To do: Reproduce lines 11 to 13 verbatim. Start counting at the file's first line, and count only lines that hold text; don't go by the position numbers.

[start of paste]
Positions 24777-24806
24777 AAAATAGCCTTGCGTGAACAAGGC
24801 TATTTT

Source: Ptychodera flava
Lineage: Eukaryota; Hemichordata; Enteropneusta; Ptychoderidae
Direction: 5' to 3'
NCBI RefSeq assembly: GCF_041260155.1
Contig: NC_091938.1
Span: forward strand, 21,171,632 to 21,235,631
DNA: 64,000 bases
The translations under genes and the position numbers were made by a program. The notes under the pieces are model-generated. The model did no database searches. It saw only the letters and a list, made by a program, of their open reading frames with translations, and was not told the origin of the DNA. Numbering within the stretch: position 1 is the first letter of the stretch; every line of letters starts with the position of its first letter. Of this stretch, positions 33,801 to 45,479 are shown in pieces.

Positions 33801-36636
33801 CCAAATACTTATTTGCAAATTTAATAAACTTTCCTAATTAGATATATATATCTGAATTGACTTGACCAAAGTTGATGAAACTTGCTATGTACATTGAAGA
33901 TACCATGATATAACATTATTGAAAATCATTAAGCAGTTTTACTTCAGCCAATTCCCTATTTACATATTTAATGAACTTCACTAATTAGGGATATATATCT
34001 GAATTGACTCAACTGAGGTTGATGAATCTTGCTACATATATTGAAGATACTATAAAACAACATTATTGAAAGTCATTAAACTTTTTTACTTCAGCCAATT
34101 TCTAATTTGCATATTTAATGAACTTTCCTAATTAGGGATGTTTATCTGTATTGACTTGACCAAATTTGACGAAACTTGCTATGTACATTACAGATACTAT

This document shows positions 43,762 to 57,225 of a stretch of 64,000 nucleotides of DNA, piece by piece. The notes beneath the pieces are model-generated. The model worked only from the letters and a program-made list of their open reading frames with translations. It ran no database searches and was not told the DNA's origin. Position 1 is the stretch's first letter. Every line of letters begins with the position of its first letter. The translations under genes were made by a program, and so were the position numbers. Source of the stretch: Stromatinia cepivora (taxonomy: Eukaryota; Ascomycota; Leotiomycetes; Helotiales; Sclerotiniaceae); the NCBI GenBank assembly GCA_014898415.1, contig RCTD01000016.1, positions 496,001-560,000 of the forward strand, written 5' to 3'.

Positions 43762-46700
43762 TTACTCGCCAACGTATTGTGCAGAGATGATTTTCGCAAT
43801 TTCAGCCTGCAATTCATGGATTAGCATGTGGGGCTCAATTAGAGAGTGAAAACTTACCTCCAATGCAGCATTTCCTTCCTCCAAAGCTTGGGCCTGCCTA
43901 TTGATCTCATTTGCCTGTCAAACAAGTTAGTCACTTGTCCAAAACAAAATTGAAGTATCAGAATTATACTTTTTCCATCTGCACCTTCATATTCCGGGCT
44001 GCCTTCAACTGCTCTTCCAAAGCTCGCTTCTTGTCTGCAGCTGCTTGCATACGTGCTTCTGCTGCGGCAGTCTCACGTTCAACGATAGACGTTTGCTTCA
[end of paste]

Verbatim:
The translations under genes and the position numbers were made by a program. The notes under the pieces are model-generated. The model did no database searches. It saw only the letters and a list, made by a program, of their open reading frames with translations, and was not told the origin of the DNA. Numbering within the stretch: position 1 is the first letter of the stretch; every line of letters starts with the position of its first letter. Of this stretch, positions 33,801 to 45,479 are shown in pieces.

Positions 33801-36636
33801 CCAAATACTTATTTGCAAATTTAATAAACTTTCCTAATTAGATATATATATCTGAATTGACTTGACCAAAGTTGATGAAACTTGCTATGTACATTGAAGA